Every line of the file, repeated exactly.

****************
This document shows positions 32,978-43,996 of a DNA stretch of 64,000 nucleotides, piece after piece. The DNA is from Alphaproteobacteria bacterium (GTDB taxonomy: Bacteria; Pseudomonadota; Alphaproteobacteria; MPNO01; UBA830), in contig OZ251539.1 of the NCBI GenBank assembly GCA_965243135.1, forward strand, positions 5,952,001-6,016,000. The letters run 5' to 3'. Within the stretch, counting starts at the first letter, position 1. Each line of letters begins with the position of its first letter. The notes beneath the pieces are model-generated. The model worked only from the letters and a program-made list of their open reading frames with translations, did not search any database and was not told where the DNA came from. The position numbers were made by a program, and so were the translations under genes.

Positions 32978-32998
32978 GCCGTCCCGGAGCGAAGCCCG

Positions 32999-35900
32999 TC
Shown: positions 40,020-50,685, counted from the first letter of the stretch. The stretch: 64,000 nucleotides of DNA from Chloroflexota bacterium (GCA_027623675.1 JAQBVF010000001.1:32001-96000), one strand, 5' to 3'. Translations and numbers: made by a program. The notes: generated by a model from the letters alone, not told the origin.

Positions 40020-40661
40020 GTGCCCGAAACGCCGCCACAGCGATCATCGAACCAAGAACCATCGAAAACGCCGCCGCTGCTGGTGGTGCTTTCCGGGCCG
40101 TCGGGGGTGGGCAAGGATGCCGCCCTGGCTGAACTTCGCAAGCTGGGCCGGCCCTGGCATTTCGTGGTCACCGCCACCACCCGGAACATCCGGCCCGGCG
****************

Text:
This document shows positions 32,978-43,996 of a DNA stretch of 64,000 nucleotides, piece after piece. The DNA is from Alphaproteobacteria bacterium (GTDB taxonomy: Bacteria; Pseudomonadota; Alphaproteobacteria; MPNO01; UBA830), in contig OZ251539.1 of the NCBI GenBank assembly GCA_965243135.1, forward strand, positions 5,952,001-6,016,000. The letters run 5' to 3'. Within the stretch, counting starts at the first letter, position 1. Each line of letters begins with the position of its first letter. The notes beneath the pieces are model-generated. The model worked only from the letters and a program-made list of their open reading frames with translations, did not search any database and was not told where the DNA came from. The position numbers were made by a program, and so were the translations under genes.

Positions 32978-32998
32978 GCCGTCCCGGAGCGAAGCCCG

Positions 32999-35900
32999 TC
Shown: positions 40,020-50,685, counted from the first letter of the stretch. The stretch: 64,000 nucleotides of DNA from Chloroflexota bacterium (GCA_027623675.1 JAQBVF010000001.1:32001-96000), one strand, 5' to 3'. Translations and numbers: made by a program. The notes: generated by a model from the letters alone, not told the origin.

Positions 40020-40661
40020 GTGCCCGAAACGCCGCCACAGCGATCATCGAACCAAGAACCATCGAAAACGCCGCCGCTGCTGGTGGTGCTTTCCGGGCCG
40101 TCGGGGGTGGGCAAGGATGCCGCCCTGGCTGAACTTCGCAAGCTGGGCCGGCCCTGGCATTTCGTGGTCACCGCCACCACCCGGAACATCCGGCCCGGCG